I love drive by days!
    I live in one of the most expensive markets in Northern California..it’s just silly what goes on here. I understand the bells and whistles of architecture cost more money. But people here are trading character for space. We’ve bought the lie we must have thousands of square feet. When family from England visit, they are astonished at the size of homes. So that’s what gets built. Big soulless homes. No character. Ugly flooring. As much as I blame builders for choosing money over character, people are buying it, so it’s people too. (And I don’t really blame anyone. To each his own.) but give me a snug cottage.

    • Yes, Cassandra, we say that too! Someone is buying these big ugly new homes, but why? Most of the new homes we see around here are so unappealing, I wouldn’t have them. Give me a well taken care of charming cottage style home in a nicely kept treed neighborhood any day over new!

  17. Iris McCloud says:

    Rhoda, I have lived in several states in a number of houses-all built between 1920 through 1980. All of them have had their own charm. The ones built between 1920 through the mid-thirties were all brick, a craftsman, a tudor and a cottage bungalow. They all had the old house characteristics shown in some of your pictures. The “newer” houses had charm because they were either one of a kind builds or houses that had their own charm added over the years. I imagine the new neighborhoods being built today will gain their own charm as owners add on, re-landscape and change fixtures out over time. I really dislike areas where older houses exist and new owners have them torn down to build Mcmansions that look out of proportion as well as out of character for the neighborhood. The current bget. I think that unless you go high end the construction is geared to go fast and cheap. Sadly the newer construction I have seen is built cheap and looks it. I think many people opt for large size over quality workmanship. Th current home I live in is from the early 60’s, it’s a mid-century modern with low sloping rooflines, lots of glass and some great old trees off the back of a huge patio. I purchased it from the original owners and am dealing with the old windows, roof and really tired exterior. I originally felt ready for a new house with no work to be done but determined to get the new features as well as old house character was way beyond my budget. One option that I would have considered is finishing a lot of the inside myself with upgraded products but builders and banks don’t approve. I owned a beautiful house built during the depression and one built during WWII. I spent a lot of time pondering about the owners who had the money or the access to materials to build during those times. Both were middle class type homes. By the way I would love to go house peeping with you.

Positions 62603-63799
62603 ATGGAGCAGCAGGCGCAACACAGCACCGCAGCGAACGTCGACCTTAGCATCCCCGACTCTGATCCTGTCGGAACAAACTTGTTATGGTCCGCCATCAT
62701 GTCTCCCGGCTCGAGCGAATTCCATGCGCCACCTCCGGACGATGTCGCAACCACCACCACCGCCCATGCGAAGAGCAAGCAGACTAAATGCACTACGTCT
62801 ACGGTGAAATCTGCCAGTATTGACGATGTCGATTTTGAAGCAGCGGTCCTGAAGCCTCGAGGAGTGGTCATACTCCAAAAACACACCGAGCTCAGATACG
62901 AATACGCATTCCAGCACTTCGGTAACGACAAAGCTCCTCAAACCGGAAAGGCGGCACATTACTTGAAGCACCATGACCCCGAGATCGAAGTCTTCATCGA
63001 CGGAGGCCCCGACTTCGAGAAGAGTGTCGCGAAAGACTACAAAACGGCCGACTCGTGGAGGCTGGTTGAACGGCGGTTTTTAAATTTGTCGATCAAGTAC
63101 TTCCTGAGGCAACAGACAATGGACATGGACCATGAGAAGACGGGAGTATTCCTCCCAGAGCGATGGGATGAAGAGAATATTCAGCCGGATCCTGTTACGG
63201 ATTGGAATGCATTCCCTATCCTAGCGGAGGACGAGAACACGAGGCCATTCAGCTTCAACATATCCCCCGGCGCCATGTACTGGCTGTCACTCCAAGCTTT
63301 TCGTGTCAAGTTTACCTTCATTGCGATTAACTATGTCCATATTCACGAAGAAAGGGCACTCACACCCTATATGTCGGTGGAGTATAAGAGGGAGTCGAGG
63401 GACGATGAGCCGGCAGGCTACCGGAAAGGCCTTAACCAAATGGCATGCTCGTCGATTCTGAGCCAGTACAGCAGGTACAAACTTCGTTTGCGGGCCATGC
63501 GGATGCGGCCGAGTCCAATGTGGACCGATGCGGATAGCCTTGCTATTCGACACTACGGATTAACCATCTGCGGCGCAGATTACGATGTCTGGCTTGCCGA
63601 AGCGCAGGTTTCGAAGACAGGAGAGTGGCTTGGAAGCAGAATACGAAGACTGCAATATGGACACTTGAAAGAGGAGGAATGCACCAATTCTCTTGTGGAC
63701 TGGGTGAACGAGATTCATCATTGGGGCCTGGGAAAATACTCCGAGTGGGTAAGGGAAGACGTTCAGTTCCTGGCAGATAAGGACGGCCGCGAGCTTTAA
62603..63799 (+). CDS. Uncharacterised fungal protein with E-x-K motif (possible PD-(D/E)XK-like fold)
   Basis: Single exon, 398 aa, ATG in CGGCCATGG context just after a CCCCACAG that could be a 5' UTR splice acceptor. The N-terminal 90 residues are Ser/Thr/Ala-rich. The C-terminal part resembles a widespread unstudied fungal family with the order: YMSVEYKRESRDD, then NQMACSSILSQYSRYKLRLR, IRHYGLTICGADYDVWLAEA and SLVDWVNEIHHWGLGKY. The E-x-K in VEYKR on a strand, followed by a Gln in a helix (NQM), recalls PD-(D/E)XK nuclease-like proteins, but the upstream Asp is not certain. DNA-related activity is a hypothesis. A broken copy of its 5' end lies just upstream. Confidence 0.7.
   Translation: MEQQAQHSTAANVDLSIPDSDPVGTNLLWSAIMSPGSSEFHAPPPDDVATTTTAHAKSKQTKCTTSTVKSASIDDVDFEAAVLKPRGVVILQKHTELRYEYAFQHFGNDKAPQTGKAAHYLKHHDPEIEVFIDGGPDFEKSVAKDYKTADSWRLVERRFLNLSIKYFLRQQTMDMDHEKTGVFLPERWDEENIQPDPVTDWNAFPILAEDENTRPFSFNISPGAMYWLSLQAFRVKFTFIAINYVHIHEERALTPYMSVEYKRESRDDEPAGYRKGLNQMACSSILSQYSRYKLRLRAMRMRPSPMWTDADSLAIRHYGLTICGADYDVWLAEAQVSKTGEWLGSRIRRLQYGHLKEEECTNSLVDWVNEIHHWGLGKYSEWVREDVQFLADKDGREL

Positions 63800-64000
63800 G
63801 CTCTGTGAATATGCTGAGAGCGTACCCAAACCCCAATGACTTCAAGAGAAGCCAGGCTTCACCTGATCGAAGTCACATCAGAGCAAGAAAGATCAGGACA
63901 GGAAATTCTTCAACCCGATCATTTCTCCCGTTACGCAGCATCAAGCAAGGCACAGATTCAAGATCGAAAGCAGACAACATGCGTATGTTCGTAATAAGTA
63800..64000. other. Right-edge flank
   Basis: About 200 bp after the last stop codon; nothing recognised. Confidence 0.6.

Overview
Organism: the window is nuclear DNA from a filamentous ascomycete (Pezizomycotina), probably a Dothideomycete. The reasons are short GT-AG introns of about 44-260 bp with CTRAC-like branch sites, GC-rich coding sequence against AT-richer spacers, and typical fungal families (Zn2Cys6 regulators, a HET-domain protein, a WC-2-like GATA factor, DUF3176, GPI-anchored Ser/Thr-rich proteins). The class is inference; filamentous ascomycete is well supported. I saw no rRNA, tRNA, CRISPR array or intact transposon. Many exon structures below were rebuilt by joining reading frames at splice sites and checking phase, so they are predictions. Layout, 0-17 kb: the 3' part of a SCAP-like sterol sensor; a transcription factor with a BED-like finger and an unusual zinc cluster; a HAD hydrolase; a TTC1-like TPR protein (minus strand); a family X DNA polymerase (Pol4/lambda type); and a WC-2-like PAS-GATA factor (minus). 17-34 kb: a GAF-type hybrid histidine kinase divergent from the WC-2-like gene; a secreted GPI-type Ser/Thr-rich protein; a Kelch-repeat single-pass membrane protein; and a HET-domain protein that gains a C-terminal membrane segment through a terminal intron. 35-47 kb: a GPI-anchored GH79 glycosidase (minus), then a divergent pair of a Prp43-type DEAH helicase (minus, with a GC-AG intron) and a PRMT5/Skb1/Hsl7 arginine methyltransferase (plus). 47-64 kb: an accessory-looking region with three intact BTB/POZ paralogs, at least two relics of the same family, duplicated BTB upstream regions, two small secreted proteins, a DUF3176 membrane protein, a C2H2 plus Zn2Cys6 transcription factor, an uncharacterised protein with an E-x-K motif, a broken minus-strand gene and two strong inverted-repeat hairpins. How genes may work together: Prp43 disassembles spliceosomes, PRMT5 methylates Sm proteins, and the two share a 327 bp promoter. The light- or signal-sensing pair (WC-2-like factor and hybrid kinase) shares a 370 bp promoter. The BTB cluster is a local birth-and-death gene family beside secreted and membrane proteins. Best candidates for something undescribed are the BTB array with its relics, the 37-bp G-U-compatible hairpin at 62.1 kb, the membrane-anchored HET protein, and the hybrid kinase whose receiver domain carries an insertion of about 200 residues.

• Iris, some very good points and ones that we talk about all the time. It’s very disheartening to see the house situation. Not to mention the ugly modern homes that were built around Atlanta in the 70’s and 80’s. Oh my gosh, there are scads of those old houses that look so tired and dated now and who wants to live in a neighorhood with all those crazy angled cedar 70’s homes, yet those are out there all day long. It’s harder and harder to find reasonably priced 2 or 3 decades old homes that have character. Most have to have it added, which is fine, it can be done and that’s why most people buy resale houses and add their own character, like I did in this house.

  18. Iris McCloud says:

    ” The current bget” was a cut and paste error in my previous post. Sorry

  19. Each one of these homes is beautiful! Believe me, my husband and I have pondered that very same question. Nothing built since 1990 has a shred of character or charm! We live in the mid-west and I would love to see a builder who could bring back this architecture and end the mcmansion syndrome! Thank you for sharing this beautiful scroll of homes. Totally enjoyed!

    • Gwen, totally agree, why can’t they do that? I bet those homes would sell out fast if some smart builder would get on the train and start doing these character driven homes. We sure aren’t seeing it here in Atlanta in large amounts. There are some of these neighborhoods scattered around, but they are SO expensive and out of range for the average person.

  20. Marty@A Stroll Thru Life says:

    In the desert everything is red tile roofs and stucco homes. Most all of them look exactly alike. A stripped down version of spanish style.